It's one of the biggest issues on the employment landscape but nobody wants to admit to it - but a new survey has revealed one in 10 bosses won't hire a worker older than 50.
Age discrimination is a major workplace law issue, as older workers find it increasingly difficult to be hired by younger bosses. Although it is illegal to discriminate against a person based on age, those practising such behaviour look for subtle ways around the laws.
A report on age discrimination released recently by the Australian Human Rights Commission has found one in 10 employers would not hire someone older than 50 and half of Australia's employers believe older workers are at a higher risk of being made redundant.
A third of the business leaders surveyed reportedly said older workers did "not like being told what to do" by a younger person, are more forgetful and dislike new technology. Business leaders feel older staff have difficulty learning new things and do not want to work long hours.
Fifteen per cent said older workers "complain a lot'', and 11 per cent felt older workers were "grumpy or short-tempered''.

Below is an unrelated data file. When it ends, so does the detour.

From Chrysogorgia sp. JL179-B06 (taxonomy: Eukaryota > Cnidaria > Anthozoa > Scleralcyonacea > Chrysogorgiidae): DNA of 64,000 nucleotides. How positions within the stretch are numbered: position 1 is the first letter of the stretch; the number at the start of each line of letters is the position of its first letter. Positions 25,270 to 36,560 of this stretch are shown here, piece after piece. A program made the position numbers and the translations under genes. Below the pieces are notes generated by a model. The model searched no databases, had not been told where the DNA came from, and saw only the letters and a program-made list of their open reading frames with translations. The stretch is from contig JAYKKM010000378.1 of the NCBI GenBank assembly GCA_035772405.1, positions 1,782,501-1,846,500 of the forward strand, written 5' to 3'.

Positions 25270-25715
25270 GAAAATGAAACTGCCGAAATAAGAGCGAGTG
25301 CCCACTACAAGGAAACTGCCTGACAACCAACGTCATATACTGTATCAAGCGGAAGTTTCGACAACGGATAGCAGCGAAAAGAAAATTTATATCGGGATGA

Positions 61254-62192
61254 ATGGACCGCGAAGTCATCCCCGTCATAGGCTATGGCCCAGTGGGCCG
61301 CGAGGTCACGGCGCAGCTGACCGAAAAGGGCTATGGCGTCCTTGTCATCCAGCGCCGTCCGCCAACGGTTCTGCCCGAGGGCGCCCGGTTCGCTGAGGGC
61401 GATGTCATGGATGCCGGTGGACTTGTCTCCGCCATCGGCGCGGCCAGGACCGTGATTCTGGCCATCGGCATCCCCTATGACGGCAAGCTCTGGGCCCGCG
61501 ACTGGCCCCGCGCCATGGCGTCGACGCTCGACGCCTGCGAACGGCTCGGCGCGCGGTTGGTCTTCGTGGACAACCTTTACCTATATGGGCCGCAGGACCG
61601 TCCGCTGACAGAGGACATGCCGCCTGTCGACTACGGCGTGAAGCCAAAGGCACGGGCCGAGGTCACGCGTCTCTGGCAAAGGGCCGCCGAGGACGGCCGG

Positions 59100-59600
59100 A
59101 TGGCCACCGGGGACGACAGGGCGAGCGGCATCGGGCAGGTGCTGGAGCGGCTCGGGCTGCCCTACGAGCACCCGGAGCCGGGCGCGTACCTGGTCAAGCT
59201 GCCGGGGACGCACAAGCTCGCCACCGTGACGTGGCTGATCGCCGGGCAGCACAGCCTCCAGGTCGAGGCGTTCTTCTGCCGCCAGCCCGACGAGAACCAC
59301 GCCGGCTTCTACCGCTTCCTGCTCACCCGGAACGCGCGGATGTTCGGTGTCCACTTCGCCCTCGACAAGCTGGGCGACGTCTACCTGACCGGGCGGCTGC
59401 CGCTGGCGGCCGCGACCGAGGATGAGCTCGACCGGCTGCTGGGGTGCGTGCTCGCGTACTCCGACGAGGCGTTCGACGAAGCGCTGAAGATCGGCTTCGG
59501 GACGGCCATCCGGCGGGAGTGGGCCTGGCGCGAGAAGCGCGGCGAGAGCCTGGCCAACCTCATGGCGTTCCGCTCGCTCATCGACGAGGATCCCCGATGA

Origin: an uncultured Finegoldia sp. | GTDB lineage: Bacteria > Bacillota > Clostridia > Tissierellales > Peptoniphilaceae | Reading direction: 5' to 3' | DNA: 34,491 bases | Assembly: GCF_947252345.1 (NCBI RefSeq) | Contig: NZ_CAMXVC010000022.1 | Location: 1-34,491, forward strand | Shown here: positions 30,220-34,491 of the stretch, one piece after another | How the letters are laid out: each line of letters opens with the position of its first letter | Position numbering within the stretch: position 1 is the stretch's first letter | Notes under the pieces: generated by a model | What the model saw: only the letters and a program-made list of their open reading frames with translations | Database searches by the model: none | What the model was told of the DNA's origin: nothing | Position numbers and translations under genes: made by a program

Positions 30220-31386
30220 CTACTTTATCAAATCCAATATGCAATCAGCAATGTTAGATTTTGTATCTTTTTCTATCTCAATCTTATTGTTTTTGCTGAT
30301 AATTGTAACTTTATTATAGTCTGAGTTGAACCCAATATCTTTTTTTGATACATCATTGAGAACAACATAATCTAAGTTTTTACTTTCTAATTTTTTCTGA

Women are more likely to feel discriminated against than men and the survey found that one in five bosses would not encourage job applications from older workers.
Two out of three workers aged between 55 and 64 said they had been turned down for a job, and 28 per cent had been refused a promotion.
Meanwhile a third of the older people surveyed complained that they had been ignored or refused service in a shop.
"Older participants, particularly women, feel that retail settings are geared to the needs of younger consumers,'' the report says. "This is despite the fact that the older market often has a greater degree of discretionary spending power.''
A client of our firm experienced at first hand the harsh reality of this age discriminatory attitude. Her career was in the HR recruitment industry, and she could not recall ever having successfully placed a candidate above the age of 55 as it was incredibly hard to place older jobseekers.
She then had real trouble getting employment herself when made redundant and not offered any other roles even though the company was advertising for them. She was 53 at the time.
She has now found a good job but someone not as strong as her might have given up. Employers need to strive for a balanced workplace. A workplace skewed too heavily toward younger workers may lack the "experience" base needed to avoid making mistakes that experienced workers could identify in time.
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